Jacksonville, Florida (Oct. 13, 2022) – U.S. Army Corps of Engineers leaders undertook a boots-on-the-sand tour of northeast Florida beaches Oct. 9 for a firsthand view of Hurricane Ian impacts.
USACE South Atlantic Division Commander, Brig. Gen. Daniel Hibner, and Jacksonville District Commander, Col. James Booth, met with county and city leaders to observe erosion and flooding impacts firsthand, be briefed on current and future federal shore protection projects, and discuss ongoing collaboration with local sponsors to strengthen and preserve the coastlines of Flagler and St. Johns Counties.
In Flagler Beach, officials described the storm surge that struck the evening Ian passed over, severely eroding beach and dunes along the coast, flooding homes and businesses, and damaging the city’s drainage systems. The erosion also created vulnerable sections along State Road A1A, the area’s major hurricane evacuation route and a nationally historic byway.
Mayor Suzie Johnston, a native and lifelong resident, told the USACE team she had been watching the city’s coastal dunes deteriorate for years. “Now we are running out of dunes,” she said.
USACE and the county are presently collaborating to initiate a federal shore protection project that would see the construction of dunes and beach berm, and lay the foundation of a 50-year partnership of shoreline restoration and stabilization.
USACE Jacksonville District senior project manager Jason Harrah provided an in-depth briefing of the proposed coastal storm risk management project and the group walked stretches of the coast to observe current conditions and discuss options for preserving the seaside community, its infrastructure and its way of life.
An initial construction contract is scheduled for advertisement in February 2023, followed by award that April pending receipt of all required lands, easements and rights of way by Flagler County, the USACE non-federal sponsor, said Harrah.
“We are not losing sight of what happened here in Flagler County,” said Hibner, who had spent the past week taking stock of post-hurricane conditions and emergency response efforts along Florida’s Gulf Coast.
“Thank you very much for coming,” said Flagler County engineer Faith Alkhatib. “We are a small town, but a small town with 18 miles of coastline.”
The USACE team then traveled north to St. Johns County, where they were met by county officials to observe the existing federal beach projects at St. Augustine Beach and Vilano Beach as well as coastal damages along the Summer Haven shoreline.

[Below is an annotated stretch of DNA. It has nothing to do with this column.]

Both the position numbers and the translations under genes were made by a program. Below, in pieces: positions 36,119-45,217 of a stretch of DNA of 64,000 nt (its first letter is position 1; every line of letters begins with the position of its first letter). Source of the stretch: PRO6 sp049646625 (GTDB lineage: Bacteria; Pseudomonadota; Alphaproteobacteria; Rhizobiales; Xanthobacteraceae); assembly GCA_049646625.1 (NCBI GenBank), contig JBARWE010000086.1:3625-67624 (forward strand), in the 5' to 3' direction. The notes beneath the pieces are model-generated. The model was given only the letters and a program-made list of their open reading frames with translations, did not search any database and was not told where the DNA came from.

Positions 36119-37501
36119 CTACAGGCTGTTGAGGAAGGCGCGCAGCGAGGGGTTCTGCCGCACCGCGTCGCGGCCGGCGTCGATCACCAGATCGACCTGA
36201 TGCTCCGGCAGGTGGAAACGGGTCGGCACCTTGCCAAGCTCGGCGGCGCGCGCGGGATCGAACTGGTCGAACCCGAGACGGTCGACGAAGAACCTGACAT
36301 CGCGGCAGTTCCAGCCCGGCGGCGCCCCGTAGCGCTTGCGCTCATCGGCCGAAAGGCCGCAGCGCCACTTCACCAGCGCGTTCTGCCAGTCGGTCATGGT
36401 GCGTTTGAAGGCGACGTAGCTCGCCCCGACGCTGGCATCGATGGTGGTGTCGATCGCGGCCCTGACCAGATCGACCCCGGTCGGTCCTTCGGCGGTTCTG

An ATV ride along that vulnerable coastline brought home the extent of erosion and a ground-zero perspective for assessing the present and potential future threat to the beach and the infrastructure it protects.
The party paused at Summer Haven to observe how the effects of many cycles of storm impact had most recently breached the coastal barrier. The ocean here has reached the Summer Haven River, threatening further intrusion and damage to infrastructure and the local economy.
“The next breach would reach the Intracoastal Waterway, it would impact the IWW,” said Dr. Joseph Giammanco, the county’s director of emergency management.
“I think I had a good, on paper overview of the situation, but it has been extremely helpful, and important, to see this firsthand to understand the totality of issues you are facing,” Hibner told his hosts.
Contracts for emergency beach renourishments of St. Augustine Beach and Vilano Beach are scheduled for award in May 2023. Both emergency projects will be constructed with 100 percent federal funding.
The USACE team wrapped up their post-storm investigations in the City of St. Augustine, where officials described the threat storm activity and sea level rise pose to the historical and economic base of the nation’s oldest, European-settled urban center.
Mayor-Elect Nancy Sikes-Kline elaborated on the wealth of historical structures, archaeological zones and nationally registered landmarks that underpin the city’s tourism-based economy, and the threat that chronic and potentially escalating future flooding pose to the city’s well-being and sustainability.
The USACE team and their hosts toured the South Davis Shores neighborhood, the city’s lowest lying elevation, the Lake Maria Sanchez neighborhood, and several others to gain an informed understanding of the complex of vulnerabilities and possible solutions with which today’s officials must contend.
And contend they shall. The city and USACE Jacksonville District are presently in discussions to initiate a major feasibility study to analyze and best design a coherent plan of action to address St. Augustine’s present threats and potential solutions.
The next step forward for this three-year study would be the signing of a feasibility cost share agreement between USACE and the City of St. Augustine, which both sides are working toward accomplishing by the end of December, said Booth, the Jacksonville District commander.
“It is a part of our mission to provide effective, responsive technical service to the nation, and our partners in St. Augustine, and St. Johns and Flagler Counties can count on us to be there for them,” he said.